How are Potholes Formed?

Potholes are the enemy of motorists and cyclists alike. Even pedestrians can end up taking a tumble on one, as they don’t just form on roads – they can occur anywhere, from pavements to car parks.

They’re not just unsightly, they can cause severe damage; cars can burst tyres, bend rims and even damage suspension components by running over potholes, while cyclists can easily buckle their bike’s wheels on the things. According to Kwik Fit’s Pothole Impact Tracker report, potholes dealt vehicles a whopping £1.7bn in damage in 2022 alone.

It’s no secret how damaging potholes can be. But just how are they formed – and why does the UK experience them so frequently? Let’s find out.

How potholes are formed

Here’s a step-by-step overview of how potholes are created.

  1. A fresh, gleaming new road surface is installed.
  2. Over time, wear from vehicles, cyclists and pedestrians using the surface begins to create small cracks in the surface. This is an inevitable consequence of regular use, and can’t be avoided.>
  3. Rain falls and enters these small cracks. This isn’t a problem until the weather turns colder, at which point the rain water freezes.
  4. When it freezes, it expands and hardens, causing the cracks to grow. Then, when the rainwater thaws once again, the cracks are noticeably larger.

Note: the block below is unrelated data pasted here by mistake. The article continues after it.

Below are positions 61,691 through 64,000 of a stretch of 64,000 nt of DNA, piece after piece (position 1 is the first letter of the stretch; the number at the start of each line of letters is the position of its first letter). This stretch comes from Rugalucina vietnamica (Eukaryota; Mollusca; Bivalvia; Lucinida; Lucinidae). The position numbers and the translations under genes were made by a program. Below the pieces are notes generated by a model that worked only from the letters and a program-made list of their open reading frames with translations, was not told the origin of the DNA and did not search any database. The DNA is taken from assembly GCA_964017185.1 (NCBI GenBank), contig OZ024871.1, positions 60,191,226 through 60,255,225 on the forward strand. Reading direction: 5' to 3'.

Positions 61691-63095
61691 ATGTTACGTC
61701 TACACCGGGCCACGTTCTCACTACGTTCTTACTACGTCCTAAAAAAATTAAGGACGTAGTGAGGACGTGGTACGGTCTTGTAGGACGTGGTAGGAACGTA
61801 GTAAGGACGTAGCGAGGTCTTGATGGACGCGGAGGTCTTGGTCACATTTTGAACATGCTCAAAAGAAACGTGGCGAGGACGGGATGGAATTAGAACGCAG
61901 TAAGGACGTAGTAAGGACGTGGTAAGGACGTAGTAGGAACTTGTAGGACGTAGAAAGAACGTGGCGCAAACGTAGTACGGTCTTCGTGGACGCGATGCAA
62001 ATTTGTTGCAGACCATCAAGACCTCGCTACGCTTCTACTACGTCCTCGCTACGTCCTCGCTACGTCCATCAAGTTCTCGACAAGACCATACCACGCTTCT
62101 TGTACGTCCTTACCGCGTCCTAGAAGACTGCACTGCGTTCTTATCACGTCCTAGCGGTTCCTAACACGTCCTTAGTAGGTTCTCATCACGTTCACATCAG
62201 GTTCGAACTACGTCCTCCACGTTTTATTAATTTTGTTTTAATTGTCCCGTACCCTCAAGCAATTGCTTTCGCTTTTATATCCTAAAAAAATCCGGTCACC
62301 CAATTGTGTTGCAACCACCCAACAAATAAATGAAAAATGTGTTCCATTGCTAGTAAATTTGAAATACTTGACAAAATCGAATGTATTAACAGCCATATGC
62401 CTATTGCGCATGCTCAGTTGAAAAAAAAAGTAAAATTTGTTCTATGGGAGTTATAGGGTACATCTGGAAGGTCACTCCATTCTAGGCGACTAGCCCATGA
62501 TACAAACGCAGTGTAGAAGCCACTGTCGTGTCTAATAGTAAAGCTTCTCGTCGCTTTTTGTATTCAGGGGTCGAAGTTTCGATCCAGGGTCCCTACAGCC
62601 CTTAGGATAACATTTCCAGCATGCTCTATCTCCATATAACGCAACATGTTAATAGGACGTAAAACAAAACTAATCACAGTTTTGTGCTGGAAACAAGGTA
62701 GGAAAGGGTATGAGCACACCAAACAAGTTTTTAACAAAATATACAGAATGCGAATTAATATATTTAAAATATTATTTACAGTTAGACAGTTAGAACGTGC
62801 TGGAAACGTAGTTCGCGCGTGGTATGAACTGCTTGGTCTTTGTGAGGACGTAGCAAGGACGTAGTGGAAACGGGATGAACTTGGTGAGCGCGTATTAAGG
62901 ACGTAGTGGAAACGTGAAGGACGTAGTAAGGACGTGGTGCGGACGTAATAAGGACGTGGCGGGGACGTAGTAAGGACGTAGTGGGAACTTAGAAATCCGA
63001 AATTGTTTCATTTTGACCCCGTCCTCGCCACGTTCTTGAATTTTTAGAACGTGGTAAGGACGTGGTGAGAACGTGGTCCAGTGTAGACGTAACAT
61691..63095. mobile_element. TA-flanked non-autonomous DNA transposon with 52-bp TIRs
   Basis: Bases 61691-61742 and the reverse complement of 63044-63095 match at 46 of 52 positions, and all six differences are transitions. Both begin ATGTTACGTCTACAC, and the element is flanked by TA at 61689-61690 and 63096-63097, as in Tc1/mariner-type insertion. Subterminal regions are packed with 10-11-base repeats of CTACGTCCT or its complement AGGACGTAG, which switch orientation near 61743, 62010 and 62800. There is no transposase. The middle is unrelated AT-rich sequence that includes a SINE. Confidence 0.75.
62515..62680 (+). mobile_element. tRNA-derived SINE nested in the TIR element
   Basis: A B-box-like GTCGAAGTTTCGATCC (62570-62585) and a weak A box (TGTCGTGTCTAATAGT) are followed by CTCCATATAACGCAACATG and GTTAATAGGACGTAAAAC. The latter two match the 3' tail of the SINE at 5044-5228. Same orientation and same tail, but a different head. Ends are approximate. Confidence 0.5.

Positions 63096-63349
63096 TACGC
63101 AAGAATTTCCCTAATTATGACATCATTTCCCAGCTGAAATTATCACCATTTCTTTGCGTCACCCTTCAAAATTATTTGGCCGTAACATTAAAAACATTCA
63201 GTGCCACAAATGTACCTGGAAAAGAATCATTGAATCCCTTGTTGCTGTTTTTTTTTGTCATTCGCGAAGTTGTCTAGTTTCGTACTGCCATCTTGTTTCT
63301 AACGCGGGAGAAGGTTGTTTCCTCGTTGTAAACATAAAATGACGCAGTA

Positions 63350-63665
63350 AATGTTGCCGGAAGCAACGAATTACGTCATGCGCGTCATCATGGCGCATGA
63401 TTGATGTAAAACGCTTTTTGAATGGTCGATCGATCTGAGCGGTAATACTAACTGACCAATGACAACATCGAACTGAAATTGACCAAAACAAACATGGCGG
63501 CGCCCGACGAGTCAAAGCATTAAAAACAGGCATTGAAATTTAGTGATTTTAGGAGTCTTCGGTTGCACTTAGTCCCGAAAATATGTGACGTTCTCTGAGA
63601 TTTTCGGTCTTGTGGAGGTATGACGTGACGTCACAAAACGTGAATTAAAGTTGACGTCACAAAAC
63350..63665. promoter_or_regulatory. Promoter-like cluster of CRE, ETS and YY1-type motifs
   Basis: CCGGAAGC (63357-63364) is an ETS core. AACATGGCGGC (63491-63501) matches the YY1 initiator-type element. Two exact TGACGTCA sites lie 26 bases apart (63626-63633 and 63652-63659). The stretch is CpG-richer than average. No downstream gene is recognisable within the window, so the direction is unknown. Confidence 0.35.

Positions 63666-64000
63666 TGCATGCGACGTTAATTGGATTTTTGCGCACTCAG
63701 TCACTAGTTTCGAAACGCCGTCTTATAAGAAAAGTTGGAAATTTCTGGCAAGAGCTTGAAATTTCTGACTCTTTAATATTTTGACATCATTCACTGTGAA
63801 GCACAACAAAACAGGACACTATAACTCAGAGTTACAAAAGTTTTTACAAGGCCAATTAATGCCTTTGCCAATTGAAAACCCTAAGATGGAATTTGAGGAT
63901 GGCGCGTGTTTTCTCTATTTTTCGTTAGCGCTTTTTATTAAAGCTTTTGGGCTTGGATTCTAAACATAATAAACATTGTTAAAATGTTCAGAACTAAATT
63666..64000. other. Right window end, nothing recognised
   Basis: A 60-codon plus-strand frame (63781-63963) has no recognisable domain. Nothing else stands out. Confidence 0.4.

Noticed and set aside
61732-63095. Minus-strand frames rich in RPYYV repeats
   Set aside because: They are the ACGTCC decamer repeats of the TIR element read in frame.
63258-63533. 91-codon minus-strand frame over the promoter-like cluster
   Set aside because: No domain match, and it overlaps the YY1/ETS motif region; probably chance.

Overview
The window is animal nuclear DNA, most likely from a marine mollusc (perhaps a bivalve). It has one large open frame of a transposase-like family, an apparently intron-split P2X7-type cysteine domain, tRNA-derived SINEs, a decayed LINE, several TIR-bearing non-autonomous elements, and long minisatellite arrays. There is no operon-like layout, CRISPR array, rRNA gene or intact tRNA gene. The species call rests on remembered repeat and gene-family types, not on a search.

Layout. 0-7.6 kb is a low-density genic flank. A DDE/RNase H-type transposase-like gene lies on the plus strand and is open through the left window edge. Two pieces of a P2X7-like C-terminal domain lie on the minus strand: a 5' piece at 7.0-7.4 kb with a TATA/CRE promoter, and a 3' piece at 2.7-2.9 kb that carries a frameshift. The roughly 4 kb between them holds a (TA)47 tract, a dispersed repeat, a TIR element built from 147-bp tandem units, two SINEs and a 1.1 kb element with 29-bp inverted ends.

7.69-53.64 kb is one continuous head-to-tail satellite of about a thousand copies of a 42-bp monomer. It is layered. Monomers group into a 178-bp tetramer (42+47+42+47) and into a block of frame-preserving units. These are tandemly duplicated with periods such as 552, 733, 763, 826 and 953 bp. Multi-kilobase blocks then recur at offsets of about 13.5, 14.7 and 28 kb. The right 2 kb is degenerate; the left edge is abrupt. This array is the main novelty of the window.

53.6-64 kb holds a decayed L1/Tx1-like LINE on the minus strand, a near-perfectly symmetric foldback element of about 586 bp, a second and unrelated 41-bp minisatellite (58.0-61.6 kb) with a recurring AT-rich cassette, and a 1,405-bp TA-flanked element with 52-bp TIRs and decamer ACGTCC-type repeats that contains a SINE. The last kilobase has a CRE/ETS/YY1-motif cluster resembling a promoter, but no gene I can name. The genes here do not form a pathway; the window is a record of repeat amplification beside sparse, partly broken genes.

5. As traffic continues to use the road – and rainwater continues to freeze, thaw, freeze and thaw again, the cracks get larger and larger. Eventually, chunks of the road surface break off and, voila, you have a pothole.

Why is the UK so notorious for potholes?

Largely, this is due to our climate. Because we get a lot of rainfall over the winter – and because the temperature fluctuates so much – the rainwater on our roads freezes and thaws an excessive amount. This is too much for any road surface to handle, and potholes are inevitable as a result.

Other factors include a lack of maintenance on the part of local councils (often due to tight resurfacing budgets) and heavy vehicles travelling on roads that weren’t really built for them. Lorries can exacerbate any existing damage and cause new issues, like making the surface uneven. These factors explain why motorways and major A-roads tend to be in much better shape than minor roads.

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